The chief of the intelligence wing of Bangladesh’s elite Rapid Action Battalion (RAB) died Friday of a head injury sustained in a bombing in northeastern Sylhet district last week as army commandos raided a suspected militant den.
The news of the death of Lt. Col. Abul Kalam Azad came as Bangladeshi police on Friday launched other raids on suspected extremist hideouts in the northeast.
Azad was the third law enforcement officer to die from explosions that rocked Sylhet on March 25. Four other people were killed when bombs went off among onlookers near the site of the army raid.
“We are at war against terror. Anybody can die in the line of duty,” said Mohammad Moniruzzaman, Bangladesh’s Assistant Inspector General of Police.
On Facebook, Monirul Islam, the chief of Bangladesh’s counter-terrorist police unit, wrote that those responsible for Azad’s death would be brought to justice.
Dr. Sohel Mahmud, a forensic expert at Dhaka Medical College Hospital, told reporters Azad died from a head wound caused by shrapnel.
Following the blasts, the officer was taken to the MAG Osman Medical College Hospital in Sylhet and then moved to a military hospital in Dhaka on the night of March 25. But as his condition deteriorated, he was flown to Singapore for treatment and later back to Dhaka.
The blasts on March 25 that injured about 50 people targeted police, journalists and other onlookers near a five-story apartment building in Sylhet where army commandos had launched a raid in the morning. Ending the raid on Tuesday evening, army and police officials said suspected Neo-JMB militant leader Mainul Islam (alias Musa) and three other extremists were killed.
On Thursday, police announced as many as eight people, including women and children, died when extremists set off explosives in a house in the Khalilpur area of Moulvibazar district as Strategic Weapons and Tactics (SWAT) officers raided their suspected hideout.
On Friday, police said they had not determined who among the eight dead were civilians or militants.
Lt. Col. Abul Kalam Azad
The house was one of three suspected militant hideouts surrounded by police on Wednesday, less than a day after the commandos had finished their operation in Sylhet. SWAT officers launched raids on the other suspected hideouts on Friday.
Police finished one of the raids when they found no one in the den, but the second at a suspected den in the Borohat area of Moulvibazar, about 20 km (12 miles) from the Khalilpur house, is expected to resume on Saturday morning. A police officer, Kaeser Uddin, was injured in a bomb attack but his injury was not life threatening, according to officials.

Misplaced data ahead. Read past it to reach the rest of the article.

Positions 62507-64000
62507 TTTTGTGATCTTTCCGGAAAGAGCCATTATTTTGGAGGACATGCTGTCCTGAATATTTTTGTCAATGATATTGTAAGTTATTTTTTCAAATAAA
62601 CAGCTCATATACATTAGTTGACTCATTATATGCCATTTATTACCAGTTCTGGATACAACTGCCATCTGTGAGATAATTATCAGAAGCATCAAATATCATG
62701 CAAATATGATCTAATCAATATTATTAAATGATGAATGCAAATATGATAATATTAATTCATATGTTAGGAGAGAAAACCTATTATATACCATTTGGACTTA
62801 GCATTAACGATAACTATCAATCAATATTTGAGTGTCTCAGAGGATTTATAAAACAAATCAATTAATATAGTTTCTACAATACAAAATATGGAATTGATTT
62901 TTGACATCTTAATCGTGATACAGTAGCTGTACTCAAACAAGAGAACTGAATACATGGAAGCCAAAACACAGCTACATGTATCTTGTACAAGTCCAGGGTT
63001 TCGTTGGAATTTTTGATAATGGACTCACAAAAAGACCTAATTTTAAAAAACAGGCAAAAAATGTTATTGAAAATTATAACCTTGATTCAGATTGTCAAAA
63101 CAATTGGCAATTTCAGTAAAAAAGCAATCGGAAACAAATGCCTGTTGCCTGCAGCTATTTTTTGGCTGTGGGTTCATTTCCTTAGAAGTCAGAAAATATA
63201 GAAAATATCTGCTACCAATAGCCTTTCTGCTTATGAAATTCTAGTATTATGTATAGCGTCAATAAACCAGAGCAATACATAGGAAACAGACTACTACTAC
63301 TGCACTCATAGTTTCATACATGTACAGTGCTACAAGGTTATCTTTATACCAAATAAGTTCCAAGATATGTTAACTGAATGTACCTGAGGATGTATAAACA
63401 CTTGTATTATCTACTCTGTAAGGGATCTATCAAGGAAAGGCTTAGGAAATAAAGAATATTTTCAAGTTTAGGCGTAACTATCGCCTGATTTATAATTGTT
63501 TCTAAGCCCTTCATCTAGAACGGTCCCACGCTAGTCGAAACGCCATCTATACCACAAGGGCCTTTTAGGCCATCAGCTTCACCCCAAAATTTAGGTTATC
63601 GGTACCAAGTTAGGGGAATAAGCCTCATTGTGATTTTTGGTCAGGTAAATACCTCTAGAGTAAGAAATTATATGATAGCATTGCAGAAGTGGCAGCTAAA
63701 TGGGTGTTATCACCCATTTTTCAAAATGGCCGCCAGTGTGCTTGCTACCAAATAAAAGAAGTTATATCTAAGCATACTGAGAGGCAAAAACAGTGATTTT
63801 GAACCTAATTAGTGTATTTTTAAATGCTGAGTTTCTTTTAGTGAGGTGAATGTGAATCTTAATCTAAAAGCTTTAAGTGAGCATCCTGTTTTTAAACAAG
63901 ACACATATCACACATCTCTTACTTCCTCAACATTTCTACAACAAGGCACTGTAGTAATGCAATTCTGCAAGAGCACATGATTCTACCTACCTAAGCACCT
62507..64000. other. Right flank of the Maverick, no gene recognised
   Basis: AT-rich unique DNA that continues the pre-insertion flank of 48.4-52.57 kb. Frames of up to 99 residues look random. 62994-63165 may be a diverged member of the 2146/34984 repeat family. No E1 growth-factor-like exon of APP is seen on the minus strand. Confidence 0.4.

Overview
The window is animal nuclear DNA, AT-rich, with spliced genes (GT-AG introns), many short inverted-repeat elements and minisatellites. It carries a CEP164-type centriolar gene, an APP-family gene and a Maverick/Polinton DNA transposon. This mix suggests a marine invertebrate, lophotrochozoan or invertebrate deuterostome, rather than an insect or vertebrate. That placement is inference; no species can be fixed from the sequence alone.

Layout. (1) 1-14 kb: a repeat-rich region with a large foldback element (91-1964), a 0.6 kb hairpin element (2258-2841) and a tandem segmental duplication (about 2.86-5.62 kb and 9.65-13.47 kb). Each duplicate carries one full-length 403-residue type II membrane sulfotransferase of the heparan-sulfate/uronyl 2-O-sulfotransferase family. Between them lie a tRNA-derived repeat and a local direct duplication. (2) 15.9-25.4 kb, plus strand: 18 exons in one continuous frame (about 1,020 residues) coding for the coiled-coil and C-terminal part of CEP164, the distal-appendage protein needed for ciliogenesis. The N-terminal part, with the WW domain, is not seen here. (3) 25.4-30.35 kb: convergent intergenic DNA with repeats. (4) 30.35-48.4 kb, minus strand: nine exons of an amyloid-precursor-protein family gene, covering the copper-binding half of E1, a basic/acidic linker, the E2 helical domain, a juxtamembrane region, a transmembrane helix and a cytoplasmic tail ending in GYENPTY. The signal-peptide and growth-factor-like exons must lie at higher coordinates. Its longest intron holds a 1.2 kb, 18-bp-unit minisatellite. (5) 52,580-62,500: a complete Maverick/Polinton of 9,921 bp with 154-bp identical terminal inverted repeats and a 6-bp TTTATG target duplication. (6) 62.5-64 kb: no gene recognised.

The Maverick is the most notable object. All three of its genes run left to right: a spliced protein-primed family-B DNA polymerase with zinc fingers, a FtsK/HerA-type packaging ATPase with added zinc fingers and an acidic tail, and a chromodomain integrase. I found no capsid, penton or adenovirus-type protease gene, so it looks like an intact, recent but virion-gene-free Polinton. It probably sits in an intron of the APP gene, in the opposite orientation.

“The situation inside is critical. There is more than one room. We assume four to five militants are inside the house,” Islam said. “They have one bomb expert and set off explosions and fired at us several times.”
Islam said the den’s windows were bulletproof.
One police officer who requested anonymity told BenarNews that drones spied on and collected information about the den. He said the drones spotted three militants, including a woman.
As the raid, codenamed Operation Maximus, continued on Friday, residents appeared to stay off the streets.
“This is an unusual situation. We have been hearing the sound of explosions and firing. Everybody is in fear what happens next. We are passing days with fear and uncertainty,” Moulvibazar resident Fazlur Rahman told BenarNews.
Announcing the suspension Friday night, Islam said the militants had stockpiled a large quantity of explosives.
“When our SWAT members tried to get into the building, they exploded bombs,” Islam said.
Two suspected militants fled
At the other raid site in Comilla, about 160 km (100 miles) away, police recovered a suicide vest, bombs and explosives, but two suspected militants had already fled the house, officials said.
“The names of the militants are Anas (alias Anis) and Roni. Anas hails from Noakhlai while Roni is from Rajshahi,” Md Shafiqur Rahman, deputy inspector general of police in the Chittagong range, told reporters on Friday.
“The militants maintain a tactic. Before going out of the house, one militant sets a time for his return. If he does not return by the time, the other militants also flee,” Rahman said. “In this way, they fled. So, we failed to get them.
“But we were certain both of them were at the house,” he said without going into detail.
The two raids Friday are the 15th and 16th launched against militant groups since Neo-JMB members carried out an attack at the Holey Artisan Bakery café in Dhaka that left 20 hostages dead, mostly foreigners, on July 1 and 2, 2016. Since then, at least 53 militants have been killed in raids, gunfights with security forces and suicide attacks.